Concurrent reported Q1 2008 revenue of $16.3 million, which is $1.5 million more than the company brought in a year ago but down 23 percent from the $21.1 million registered in the quarter immediately prior.
Comcast is getting slammed this week by net neutrality advocates (NNAs, for short) who are angry that the company is interfering with P2P traffic, according to the AP news service.
Earlier this week Connecticut told AT&T it had to get a cable franchise for U-verse TV service in that state, and in response AT&T spokespeople launched a fusillade of petulant whining and vituperative bullying so unseemly it calls into question their status as adults, let alone as competent professionals.
Picture an ad map, a long rectangle about 12 inches by 2 inches, representing an hour-long TV show. In today's broadcast world, there are predetermined slots where advertisements go, and there are arrows drawn with a black marker representing these slots.
As of June there were 8.2 million IPTV subscribers worldwide, an increase of over 5 million from the midpoint of 2006 – phenomenal growth no matter how you look at it. The biggest leaps were made in Europe and in Asia. The numbers were distributed by the DSL Forum and compiled by Point Topic, which also calculated there are now 313 million people with broadband worldwide.
Within the next 18 months or so, Internet TV services such as Joost will be running on some sort of STBs or open media devices, according to Mike Volpi, Joost's CEO. In a video interview with NewTeeVee, Volpi says his company expects that it will have to embrace new platforms that attach to the TV since Joost delivers a high-quality viewing experience.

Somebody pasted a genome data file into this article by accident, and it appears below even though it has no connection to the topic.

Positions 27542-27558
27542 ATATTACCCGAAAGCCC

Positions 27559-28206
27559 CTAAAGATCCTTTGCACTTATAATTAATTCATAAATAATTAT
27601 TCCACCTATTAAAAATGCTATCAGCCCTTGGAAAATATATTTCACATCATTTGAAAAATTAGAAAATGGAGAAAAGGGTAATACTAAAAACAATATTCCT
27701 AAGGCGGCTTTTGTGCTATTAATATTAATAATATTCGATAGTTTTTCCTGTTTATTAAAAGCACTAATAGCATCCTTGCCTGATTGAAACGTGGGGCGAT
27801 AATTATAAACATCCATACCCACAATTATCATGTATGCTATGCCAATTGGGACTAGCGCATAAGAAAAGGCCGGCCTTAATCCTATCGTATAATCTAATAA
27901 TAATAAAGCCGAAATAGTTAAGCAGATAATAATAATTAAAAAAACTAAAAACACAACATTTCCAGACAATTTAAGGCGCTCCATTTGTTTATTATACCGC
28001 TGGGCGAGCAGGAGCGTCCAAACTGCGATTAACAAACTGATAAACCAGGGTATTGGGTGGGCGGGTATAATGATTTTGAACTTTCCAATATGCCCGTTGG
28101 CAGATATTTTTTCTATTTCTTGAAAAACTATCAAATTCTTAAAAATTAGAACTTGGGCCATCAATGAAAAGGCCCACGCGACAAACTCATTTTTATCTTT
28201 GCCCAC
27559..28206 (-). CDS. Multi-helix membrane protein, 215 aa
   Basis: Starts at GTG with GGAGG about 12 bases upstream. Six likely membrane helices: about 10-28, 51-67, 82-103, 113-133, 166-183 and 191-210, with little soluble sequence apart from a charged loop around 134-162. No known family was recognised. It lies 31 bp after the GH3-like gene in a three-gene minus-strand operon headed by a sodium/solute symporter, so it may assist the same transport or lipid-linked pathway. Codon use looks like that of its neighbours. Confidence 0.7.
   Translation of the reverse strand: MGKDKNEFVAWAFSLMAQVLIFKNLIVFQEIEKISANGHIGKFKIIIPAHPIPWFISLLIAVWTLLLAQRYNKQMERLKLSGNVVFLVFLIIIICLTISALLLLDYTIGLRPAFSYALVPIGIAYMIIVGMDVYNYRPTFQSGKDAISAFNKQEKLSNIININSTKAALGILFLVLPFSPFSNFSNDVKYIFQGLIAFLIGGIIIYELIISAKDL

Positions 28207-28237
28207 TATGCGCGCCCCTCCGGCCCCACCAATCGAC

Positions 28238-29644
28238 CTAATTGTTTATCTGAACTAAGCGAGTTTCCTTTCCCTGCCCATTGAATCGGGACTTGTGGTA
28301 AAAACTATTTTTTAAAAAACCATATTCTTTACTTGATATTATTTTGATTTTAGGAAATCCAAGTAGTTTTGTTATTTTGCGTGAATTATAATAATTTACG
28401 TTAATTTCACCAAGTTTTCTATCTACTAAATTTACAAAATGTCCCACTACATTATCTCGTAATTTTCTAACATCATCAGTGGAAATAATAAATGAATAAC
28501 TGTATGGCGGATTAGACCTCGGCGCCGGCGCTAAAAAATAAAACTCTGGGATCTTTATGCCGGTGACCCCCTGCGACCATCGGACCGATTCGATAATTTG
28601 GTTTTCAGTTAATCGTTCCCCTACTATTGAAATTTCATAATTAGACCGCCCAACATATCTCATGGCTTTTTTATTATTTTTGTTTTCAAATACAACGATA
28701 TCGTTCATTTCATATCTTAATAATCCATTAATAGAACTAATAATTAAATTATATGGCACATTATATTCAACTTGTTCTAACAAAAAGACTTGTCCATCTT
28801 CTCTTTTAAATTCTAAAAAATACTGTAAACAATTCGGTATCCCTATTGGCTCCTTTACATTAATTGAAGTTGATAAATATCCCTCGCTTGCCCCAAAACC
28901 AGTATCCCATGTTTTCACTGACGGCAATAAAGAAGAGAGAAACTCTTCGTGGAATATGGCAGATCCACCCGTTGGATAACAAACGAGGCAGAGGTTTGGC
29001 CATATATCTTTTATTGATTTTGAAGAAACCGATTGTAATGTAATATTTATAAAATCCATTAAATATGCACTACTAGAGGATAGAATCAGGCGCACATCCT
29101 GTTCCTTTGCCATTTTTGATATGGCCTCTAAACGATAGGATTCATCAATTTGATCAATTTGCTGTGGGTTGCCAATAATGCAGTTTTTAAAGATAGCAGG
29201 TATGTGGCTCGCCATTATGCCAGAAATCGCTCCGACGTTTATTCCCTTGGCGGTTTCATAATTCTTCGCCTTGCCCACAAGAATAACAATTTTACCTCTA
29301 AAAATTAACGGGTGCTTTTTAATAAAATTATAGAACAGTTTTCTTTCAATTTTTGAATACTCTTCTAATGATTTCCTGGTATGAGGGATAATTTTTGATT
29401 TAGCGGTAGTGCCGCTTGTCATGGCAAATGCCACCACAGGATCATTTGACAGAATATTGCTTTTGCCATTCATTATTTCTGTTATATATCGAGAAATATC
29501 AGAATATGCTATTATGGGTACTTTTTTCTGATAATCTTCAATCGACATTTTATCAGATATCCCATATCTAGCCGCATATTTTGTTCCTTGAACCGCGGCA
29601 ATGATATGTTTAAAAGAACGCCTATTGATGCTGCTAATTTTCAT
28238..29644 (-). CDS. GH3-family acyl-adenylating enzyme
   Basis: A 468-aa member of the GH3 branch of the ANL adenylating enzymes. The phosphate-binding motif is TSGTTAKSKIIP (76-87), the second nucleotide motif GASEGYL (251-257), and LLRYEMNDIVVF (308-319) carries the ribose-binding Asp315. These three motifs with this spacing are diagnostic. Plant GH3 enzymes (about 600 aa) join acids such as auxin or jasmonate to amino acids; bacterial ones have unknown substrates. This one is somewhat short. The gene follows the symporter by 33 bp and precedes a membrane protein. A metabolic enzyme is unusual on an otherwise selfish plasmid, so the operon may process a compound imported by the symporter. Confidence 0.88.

Broadband policy is back, which should be a cue for everyone's eyes to glaze over. Problem is,every time you succumb to that urge, you end up with CableCards or something.
From the PC to the TV . . . in the 'Blink' of an eye —Quartics Inc. has released a free software solution, entitled Blink beta, which provides an eye-catching interface (the Blink Media Browser) for users to view video on their PCs and, with Quartics' PC2TV technology, on their televisions.
Cable operators are moving full-speed ahead with trials and deployments of video-on-demand advertising. Now the tasks at hand include convincing advertisers of the value of this new vehicle, as well as privacy and interop issues.
As recently as 2005, operators were eagerly anticipating the mandated broadcast TV digital transition. Operators’ natural assumption was that since there would no longer be any terrestrial analog transmissions, they would be able to take the bandwidth used to transmit 60 to 80 analog channels – a vast allocation of spectrum 450 MHz to 550 MHz wide – and re-purpose it for any number of things.
With the recent FCC mandate for separable security in full force, all in the industry are fully aware set-tops must now be deployed with CableCARDs (with the exception of the small handful of operators with rare FCC waivers). But that doesn’t mean the situation is entirely clear.
Video-on-demand has seen ever increasing numbers since its first deployments in 1999 en route to the 250 million monthly views received by Comcast alone in July 2007. However, as the popularity of this service continues to increase, VOD is becoming a victim of its own success, with a growing number of denied requests, increasing support costs for managing aging systems, and rising costs for marketing all the titles within growing libraries.
By early 2007, about 29 percent of South Korea’s population – 90 percent of households – subscribed to broadband services, making it the most penetrated broadband market in the world. In the late ’90s, the government mandated that operators provide a 2 Mbps connection for every citizen.
The deal from The Dawn Of The Television Era was you get free TV in exchange for watching the ads. But cable changed the deal. With cable, you have to pay for TV, and you have to watch the ads.
It’s a stretch to think that Gore, the man who later would describe himself as the man “who used to be the next president of the United States” was moved by his mother’s complaints to challenge the regulatory approach governing an entire industry...